To assuage the the worst of it, we had reorientation processes in place, and teams of therapists to help crews’ mental health. Everyone felt supported, and that was important. That sense of support emboldened some of our bravest explorers to keep going further, no matter how crazy it seemed.

We had teams of psyche-cartographers, who would aid in the creation of the reports once psychonauts got back. And we also had dedicated teams whose work it was to bridge the gap between individuals’ experiences. At first it was difficult, because we psychonauts were from all around the world, and the difference in our native languages made it almost impossible to translate into a single unified theory and map of the terrains we were uncovering. So we experimented with various forms of relaying and mapping the information once explorers returned.

In time, we developed our own vocabulary, our own terms, and eventually our own language. Looking back, some of those early terms were so primitive that they are laughable now, like the ‘quasi-quantum loop jumps’, ‘arche-psyche-spirals’, or the ‘nothing-beyond-nothingness field’. Early on we often borrowed words from old spiritual traditions and wove them in, where states of being seemed to overlap. But in time we found that we had to create new methods based on our own base vocabulary. In that way we even made advances in linguistics.

We had our skeptics early on. We started out before psychedelics had been uncovered as the next great tools for discovery, able to unravel key information that would help us to understand spiritual matters that science hadn’t yet been able to touch. At the time psychedelics were mostly used for personal therapy, there was a mental health epidemic and it was through that lens that they were rediscovered.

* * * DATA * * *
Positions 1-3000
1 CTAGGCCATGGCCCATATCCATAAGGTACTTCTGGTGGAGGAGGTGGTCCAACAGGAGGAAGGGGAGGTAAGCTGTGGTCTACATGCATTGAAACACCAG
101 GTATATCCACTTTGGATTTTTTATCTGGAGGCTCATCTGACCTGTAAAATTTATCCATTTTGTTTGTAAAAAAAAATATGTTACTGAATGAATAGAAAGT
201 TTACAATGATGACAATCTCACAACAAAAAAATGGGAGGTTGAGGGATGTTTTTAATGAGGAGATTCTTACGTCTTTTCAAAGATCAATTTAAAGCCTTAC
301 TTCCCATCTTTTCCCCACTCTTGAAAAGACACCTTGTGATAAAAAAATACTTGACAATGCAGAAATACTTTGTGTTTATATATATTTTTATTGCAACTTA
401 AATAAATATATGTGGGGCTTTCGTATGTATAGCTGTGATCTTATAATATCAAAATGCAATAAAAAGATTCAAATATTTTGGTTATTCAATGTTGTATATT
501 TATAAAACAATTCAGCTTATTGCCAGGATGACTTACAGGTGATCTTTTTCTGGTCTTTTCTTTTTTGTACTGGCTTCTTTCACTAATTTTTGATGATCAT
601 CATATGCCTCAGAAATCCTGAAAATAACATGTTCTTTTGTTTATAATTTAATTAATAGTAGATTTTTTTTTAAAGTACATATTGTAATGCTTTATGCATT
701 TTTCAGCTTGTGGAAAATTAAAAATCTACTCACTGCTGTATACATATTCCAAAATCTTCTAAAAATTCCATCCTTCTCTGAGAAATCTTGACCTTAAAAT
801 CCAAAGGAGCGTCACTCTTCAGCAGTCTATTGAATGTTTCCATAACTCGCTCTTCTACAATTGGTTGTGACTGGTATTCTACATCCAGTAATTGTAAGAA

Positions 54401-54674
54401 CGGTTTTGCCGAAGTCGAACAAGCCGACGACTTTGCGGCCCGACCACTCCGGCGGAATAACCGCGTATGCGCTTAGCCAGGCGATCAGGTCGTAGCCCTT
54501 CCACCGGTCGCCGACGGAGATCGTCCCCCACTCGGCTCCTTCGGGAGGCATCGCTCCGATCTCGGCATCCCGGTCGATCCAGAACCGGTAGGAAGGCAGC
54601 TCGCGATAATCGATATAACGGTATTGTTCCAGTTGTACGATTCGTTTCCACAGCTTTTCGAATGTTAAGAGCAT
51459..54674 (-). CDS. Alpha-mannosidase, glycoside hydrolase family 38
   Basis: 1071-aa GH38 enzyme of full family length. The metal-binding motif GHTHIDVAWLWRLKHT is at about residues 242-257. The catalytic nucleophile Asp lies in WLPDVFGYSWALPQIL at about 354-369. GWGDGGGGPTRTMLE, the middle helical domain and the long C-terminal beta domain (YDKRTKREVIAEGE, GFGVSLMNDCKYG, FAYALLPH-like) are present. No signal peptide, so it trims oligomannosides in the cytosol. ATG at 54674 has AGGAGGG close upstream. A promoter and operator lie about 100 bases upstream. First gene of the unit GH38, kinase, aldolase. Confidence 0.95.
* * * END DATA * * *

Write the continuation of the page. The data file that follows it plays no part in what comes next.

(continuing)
But when the findings that we brought back continued to hold up, it came harder and harder for people to deny the value of our work. We made significant contributions to breakthroughs in multiple other fields. We unlocked problems in quantum physics and mathematics. Some of our protocols were even adopted by NASA, as our funding overtook theirs.

By the very nature of our field, we were obliged to incorporate epistemology, and eventually we created a whole new field of knowledge. We had discovered our next great frontier as a species, and in doing so, we made the largest strides in the evolution of consciousness that life had undergone in millennia.

It was as much a scientific endeavour as it was spiritual. They were so deeply intertwined that it was impossible to say one was more important than the other. In time it became known that they were one and the same.

It was the most incredible time. We had some of the most curious minds and courageous souls in the world in that centre, and we all knew it. For all of us on site, there was nowhere else we wanted to be. We woke up every day with a sense of inspiration, adventure, and belonging. It was the time of our lives.

Looking back, I feel truly blessed to have been part of such an incredible, pioneering and revolutionary venture of our species, which ultimately lead us beyond our previous conceptions of what we thought it was to be human.

How little we knew.


This retrospective report was transformed into old perception and translated into the English of 2021 to be sent back there as a vision of the future.


Inspired by all the great explorers. Especially John C. Lilly, Kilindi Iyi and Christopher Bache.

Featured for day 24 PSYJuly 2021.